I’ve never been good at sitting with my emotions.
For as long as I can possibly remember I’ve been all about processing, reconfiguring, and moving on before I can feel any kind of hurt well up. I’ve even felt a smug success in my ability to smile through pain. The only other feeling that comes close is the hollow, disciplinary victory of going to bed hungry when you’re on a diet. It’s a strange, bittersweet, Adele-worthy emotion—or rather, non-emotion. Most importantly it lets you function like nothing ever happened. Denial is key.
Of course, pretending something doesn’t exist isn’t very effective in the long run. I’m sure a wise-man said something similar at some point, but it only took a stroll through the maternity section at Target to set the realization off with me.
One minute I was jauntily walking down the aisle dowsing for deals, and the next I was stock-still, trembling with emotion, and feeling faint with rage and a kind of dangerous ambivalence that numbs the heart and ices the blood. My eyes were resting on a cute Liz Lange number that would have fit me nicely in 3rd trimester.
“You’re not pregnant.”
At first my body just thought it would be funny to give me a random reminder. This day wasn’t an anniversary, nor was it a special date of any kind. It was just a fixed point in time where my synapse decided to fire off some realizations. Thanks for that.
“You would have been about 7 months now.”
Ok thanks, I get it.
“You would be in love with life. You would be smelling the change in the air, you would be in an esoteric, motherhood-driven mindset that was all about the meaning of family...what siblings bring to each other’s lives.. “
Ok. Enough. Enough! I don’t need to feel this. I don’t.
I started to stumble through the store blindly.
“You can’t run away from everything you’ve been through.”
And there we have it folks, Ugly-Crying in Active Wear.
I don’t know where it came from. I don’t know why. But from one moment to the next I was mourning my unborn babies. My heart felt the painful cramp of loss like it was freshly earned. I felt a wash of trauma sweep over me and I gasped to catch my breath.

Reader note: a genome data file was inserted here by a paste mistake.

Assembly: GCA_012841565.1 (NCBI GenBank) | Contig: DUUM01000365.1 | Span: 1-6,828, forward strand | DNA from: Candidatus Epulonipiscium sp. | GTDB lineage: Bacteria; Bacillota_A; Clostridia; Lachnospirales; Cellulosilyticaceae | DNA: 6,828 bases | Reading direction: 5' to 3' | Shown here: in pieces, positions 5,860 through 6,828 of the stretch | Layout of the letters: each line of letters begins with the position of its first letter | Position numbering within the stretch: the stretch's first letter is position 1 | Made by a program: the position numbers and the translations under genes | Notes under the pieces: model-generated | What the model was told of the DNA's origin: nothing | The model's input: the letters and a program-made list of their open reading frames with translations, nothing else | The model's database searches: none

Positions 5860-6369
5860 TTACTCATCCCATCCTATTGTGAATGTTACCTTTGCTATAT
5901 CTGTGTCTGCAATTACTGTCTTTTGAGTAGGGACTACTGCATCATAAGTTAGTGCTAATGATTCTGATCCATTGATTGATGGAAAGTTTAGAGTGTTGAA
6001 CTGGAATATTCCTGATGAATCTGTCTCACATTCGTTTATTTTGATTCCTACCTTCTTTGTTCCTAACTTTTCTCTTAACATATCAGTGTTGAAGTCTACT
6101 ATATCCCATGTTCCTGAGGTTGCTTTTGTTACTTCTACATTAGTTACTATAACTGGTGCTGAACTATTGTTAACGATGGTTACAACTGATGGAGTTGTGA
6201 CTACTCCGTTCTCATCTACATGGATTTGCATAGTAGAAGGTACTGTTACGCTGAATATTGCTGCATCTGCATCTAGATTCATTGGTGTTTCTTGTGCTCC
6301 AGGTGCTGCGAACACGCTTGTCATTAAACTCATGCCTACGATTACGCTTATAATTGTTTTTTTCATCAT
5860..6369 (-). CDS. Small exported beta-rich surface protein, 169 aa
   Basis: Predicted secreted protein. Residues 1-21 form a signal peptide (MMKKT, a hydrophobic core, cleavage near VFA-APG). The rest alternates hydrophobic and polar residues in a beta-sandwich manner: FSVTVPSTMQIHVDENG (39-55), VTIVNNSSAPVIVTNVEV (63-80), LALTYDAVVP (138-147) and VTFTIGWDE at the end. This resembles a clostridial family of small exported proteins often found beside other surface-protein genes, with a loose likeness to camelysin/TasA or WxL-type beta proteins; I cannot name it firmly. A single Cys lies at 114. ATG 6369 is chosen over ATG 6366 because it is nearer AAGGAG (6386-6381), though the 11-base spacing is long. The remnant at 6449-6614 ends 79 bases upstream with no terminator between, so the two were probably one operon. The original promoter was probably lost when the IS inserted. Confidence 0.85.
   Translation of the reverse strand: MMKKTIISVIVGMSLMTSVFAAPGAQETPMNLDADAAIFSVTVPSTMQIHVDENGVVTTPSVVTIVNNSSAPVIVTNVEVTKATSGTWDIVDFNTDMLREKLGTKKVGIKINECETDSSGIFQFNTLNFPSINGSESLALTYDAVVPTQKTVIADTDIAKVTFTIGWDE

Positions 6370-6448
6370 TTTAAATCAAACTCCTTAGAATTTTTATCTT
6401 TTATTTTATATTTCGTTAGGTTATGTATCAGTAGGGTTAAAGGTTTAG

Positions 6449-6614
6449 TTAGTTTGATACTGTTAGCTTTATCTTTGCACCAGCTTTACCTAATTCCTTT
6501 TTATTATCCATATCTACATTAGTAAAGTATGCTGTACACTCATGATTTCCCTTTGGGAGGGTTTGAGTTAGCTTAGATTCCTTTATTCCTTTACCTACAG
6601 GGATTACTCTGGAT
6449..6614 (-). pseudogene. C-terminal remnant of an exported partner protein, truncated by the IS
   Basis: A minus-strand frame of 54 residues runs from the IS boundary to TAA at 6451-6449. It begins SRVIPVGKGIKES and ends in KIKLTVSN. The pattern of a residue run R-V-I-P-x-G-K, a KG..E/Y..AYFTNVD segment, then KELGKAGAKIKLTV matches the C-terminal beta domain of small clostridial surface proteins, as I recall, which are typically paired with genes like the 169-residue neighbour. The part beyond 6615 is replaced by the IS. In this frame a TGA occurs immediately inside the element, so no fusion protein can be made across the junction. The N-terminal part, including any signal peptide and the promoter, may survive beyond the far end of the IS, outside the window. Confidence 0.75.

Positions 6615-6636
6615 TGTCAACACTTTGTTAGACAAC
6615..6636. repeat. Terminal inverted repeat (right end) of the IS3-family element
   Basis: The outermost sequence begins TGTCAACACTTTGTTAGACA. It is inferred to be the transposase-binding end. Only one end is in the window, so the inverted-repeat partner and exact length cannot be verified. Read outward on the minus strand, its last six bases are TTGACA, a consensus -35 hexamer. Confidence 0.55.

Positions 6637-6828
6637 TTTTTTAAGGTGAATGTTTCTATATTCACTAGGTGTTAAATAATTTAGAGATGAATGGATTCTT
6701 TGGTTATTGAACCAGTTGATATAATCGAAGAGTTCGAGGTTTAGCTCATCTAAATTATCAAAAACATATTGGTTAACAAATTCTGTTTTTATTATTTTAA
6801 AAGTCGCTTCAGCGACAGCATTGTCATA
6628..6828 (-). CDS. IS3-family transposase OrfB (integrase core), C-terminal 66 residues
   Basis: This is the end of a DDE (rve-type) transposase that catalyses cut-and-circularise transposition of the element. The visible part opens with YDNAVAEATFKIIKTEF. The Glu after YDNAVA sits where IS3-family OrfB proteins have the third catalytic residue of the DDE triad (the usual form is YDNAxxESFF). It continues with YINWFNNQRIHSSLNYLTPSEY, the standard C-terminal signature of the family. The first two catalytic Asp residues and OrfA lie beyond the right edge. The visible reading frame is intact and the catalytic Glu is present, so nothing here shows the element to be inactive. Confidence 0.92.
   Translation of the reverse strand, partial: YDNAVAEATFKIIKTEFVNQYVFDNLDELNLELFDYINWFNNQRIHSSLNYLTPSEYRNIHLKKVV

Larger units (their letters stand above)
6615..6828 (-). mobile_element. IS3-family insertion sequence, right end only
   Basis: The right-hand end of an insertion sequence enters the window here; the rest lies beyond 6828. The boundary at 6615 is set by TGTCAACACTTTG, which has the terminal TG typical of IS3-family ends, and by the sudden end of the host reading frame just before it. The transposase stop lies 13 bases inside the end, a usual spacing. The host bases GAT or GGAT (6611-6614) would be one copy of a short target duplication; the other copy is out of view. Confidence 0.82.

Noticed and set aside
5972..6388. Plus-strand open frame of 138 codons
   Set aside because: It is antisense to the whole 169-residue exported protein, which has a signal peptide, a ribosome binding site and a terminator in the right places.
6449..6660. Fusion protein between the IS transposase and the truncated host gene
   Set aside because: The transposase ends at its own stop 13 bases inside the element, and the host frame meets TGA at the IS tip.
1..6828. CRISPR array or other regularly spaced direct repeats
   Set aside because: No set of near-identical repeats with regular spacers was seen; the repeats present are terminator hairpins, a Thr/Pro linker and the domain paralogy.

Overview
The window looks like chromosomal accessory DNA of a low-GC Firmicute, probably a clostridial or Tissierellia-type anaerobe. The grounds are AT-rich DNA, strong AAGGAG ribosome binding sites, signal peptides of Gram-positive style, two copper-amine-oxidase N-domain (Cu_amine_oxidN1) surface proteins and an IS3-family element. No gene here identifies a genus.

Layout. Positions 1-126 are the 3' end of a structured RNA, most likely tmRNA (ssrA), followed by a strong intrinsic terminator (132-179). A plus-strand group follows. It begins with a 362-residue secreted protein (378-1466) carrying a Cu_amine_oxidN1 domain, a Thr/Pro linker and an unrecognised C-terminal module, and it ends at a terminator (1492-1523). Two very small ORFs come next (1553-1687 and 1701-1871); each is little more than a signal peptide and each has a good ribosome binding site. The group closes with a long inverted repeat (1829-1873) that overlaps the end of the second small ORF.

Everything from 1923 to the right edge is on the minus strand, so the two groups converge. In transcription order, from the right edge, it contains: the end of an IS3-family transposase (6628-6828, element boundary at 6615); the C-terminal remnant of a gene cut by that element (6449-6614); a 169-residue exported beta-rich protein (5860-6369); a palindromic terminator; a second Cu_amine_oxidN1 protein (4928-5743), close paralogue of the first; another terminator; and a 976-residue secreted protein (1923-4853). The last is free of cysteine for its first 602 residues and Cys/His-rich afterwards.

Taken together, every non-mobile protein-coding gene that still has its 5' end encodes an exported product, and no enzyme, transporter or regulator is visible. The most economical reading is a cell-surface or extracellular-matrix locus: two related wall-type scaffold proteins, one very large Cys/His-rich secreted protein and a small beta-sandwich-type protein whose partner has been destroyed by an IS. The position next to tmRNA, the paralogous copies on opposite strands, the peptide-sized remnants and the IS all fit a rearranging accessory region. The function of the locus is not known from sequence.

Great. Right here on vacation in Florida. In Target. I’m going to die. I know it.
It was a panic attack that made me feel like my heart was going to explode.
My head swam with reminders from all 3 of my traumatic experiences—my daughter being born grey and limp, her tiny body being resuscitated before being whisked to the NICU where she stayed for the longest week of our lives. Losing my second baby—the blood transfusions, the emergency operations, the hospital stay. Losing my third just a few months after that. The 2 D & Cs needed to clear the retained products of conception. The infection from the procedure. The C Diff from the antibiotics. The Crohn’s flare that had ruled my life for the last year.
I was weeping bitterly in the sales rack. The little sign that said ‘Clearance, Up to 70% Off’ was clinking gently against its support. I couldn’t wipe my tears fast enough and snot had started to pour down my lip.
I had to pull it together. Hubs and Baby Girl were in the grocery section and it wouldn’t do for them to see me like this. Hubs still doesn’t understand why I’m so affected by the last year, and I try not to cry like this in front of Baby Girl ever. It’s just too heartbreaking to hear her say ‘I fix mommy?’
I don’t know why or how we can flip that switch — how we can act like nothing ever happened. I don’t know why in that moment I busied myself with studying the first shirt I could lay my hands on, pretending to rate the craftsmanship, examining the quality of the seams and material.
Was it pride? Stupidity? The simple need to restore everything to ‘OK’? Or was I done? Was that the final cry?
“This is a part of you. Don’t deny who you are. Life is beautiful. Embrace it. The future is bright and full of surprises. Don’t re-write...remember instead.”
From somewhere I felt the bolstering words surge up through me. And that’s when I knew.
Keep your heart light and your head up.
And most of all,